U.S. Embassy partners Red Rose Salon to showcase Good Hair
March 25, 2011 | Harare
The United States Embassy partnered with Red Rose Hair Salon for a screening of the documentary, Good Hair, by Chris Rock on Thursday. The audience of nearly 85 hairdressers and beauty therapists in Harare discussed the film afterwards.
Speaking before the screening, Sharon Hudson Dean, Public Affairs Officer at the U.S. Embassy, said the film screening was part of the Embassy’s outreach program to celebrate Women’s History Month.
“We thought this would be a great opportunity to use this documentary to reach out to a special group of women -- hairstylists. All women go to the hair salon and spend some time there -- it’s a fun part of our lives. Today, we want to share something related but different with you,” said Hudson-Dean, who also presented the salon with copies of the novel, “The Hairdresser of Harare,” by Tendai Guchu.
The documentary “Good Hair,” by Chris Rock was released in 2009. It explores the $9 billion black hair industry, looking at the extreme lengths that black women are willing to go through in order to look a certain way. A common ideology in the African American culture is that the straighter the hair, the prettier the woman. On the contrary, a woman wearing her hair naturally (with no chemical processing) is viewed as unkempt or unprofessional.
“It made me think. I thought it was funny, pathetic and real,” said Dawn Anderson, an African- American diplomat who co-facilitated a discussion with Heather Nota for the hair stylists.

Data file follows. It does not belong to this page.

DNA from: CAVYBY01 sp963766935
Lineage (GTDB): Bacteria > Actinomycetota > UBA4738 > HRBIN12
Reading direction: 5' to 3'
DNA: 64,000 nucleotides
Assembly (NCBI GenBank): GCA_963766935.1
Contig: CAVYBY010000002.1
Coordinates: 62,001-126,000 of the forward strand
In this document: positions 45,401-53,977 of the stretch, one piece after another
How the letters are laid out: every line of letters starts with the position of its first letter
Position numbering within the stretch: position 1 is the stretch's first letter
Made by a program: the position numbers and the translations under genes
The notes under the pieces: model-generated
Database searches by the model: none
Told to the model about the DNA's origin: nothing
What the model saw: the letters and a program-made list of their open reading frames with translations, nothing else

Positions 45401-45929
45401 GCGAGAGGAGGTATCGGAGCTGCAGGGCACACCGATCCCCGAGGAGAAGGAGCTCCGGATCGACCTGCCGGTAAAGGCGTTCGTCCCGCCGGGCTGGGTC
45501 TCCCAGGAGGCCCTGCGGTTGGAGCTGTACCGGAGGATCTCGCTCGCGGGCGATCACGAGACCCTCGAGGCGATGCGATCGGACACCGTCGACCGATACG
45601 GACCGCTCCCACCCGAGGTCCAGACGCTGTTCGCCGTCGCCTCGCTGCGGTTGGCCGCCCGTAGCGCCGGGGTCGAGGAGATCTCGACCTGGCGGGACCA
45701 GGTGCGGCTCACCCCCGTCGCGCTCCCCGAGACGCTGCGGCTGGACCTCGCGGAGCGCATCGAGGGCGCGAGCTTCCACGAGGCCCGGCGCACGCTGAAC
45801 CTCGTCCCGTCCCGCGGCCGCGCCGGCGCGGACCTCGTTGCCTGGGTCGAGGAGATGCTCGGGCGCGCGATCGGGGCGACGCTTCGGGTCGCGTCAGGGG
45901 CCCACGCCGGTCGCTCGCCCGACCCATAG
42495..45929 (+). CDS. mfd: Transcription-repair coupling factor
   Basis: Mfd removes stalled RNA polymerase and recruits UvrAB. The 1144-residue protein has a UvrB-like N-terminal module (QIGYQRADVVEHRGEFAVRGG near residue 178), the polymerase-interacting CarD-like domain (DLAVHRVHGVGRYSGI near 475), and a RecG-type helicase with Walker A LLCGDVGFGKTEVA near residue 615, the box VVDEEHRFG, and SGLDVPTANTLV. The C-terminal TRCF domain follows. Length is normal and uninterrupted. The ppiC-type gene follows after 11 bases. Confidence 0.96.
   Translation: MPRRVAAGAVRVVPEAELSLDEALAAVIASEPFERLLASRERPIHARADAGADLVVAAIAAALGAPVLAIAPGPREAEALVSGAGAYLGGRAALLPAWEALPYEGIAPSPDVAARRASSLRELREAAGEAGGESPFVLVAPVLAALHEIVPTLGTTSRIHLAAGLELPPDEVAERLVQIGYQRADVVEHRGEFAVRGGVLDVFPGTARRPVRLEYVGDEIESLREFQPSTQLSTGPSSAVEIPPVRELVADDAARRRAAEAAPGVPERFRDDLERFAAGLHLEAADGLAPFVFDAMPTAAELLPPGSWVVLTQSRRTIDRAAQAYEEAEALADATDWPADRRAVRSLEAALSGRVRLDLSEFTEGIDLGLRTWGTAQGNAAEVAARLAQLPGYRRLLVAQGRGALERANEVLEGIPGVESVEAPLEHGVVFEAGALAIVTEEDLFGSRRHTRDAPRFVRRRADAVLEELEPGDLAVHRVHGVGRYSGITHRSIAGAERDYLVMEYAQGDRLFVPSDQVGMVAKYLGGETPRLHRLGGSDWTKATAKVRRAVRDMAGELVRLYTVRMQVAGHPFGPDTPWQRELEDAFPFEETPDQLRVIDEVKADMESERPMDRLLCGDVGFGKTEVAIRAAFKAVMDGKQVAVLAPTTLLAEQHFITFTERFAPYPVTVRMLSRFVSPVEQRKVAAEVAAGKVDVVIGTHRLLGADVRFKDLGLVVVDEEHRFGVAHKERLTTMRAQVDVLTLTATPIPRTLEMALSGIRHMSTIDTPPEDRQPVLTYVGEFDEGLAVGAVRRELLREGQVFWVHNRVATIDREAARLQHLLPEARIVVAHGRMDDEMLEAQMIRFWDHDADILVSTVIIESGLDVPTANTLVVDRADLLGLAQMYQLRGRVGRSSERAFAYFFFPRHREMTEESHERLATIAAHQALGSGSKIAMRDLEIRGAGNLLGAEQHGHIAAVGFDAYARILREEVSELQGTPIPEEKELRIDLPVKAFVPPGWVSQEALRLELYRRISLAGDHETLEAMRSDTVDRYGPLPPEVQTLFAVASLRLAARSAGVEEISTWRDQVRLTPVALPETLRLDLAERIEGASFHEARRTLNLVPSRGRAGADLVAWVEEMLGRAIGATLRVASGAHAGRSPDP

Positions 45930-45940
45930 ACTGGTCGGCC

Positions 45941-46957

“Funny because Chris Rock is a funny guy, he has a way of telling a story that is in many ways unheralded. Pathetic because women have bought into conventional notions of what is right and what is beautiful even though the conventions are Eurocentric. Definitely real because it is what it is and we all want the same thing, which is to look our best,” said Anderson.
Most hair stylists felt the pressures brought in by media and celebrities gave women little choice but to comply. Despite learning about the processing of braids, a hair stylist insisted she would not tell anyone how the product was manufactured.
“What determines my hair style is what is easiest for me to handle,” said Nota. She commented on the film: “I knew where Indian hair came from, but I am not really worried about whose head it came because at the end of the day you want to look good locks, your own hair, braids, weaves, straight hair, braids or whatever, if you feel beautiful do it,” said Nota, a fashion designer.
“I’m sure they are now very much aware of some of the products they use,” said Barbara Chikosi, director of Red Rose Hair and Beauty Salon, venue of the film. ZimPAS© 2011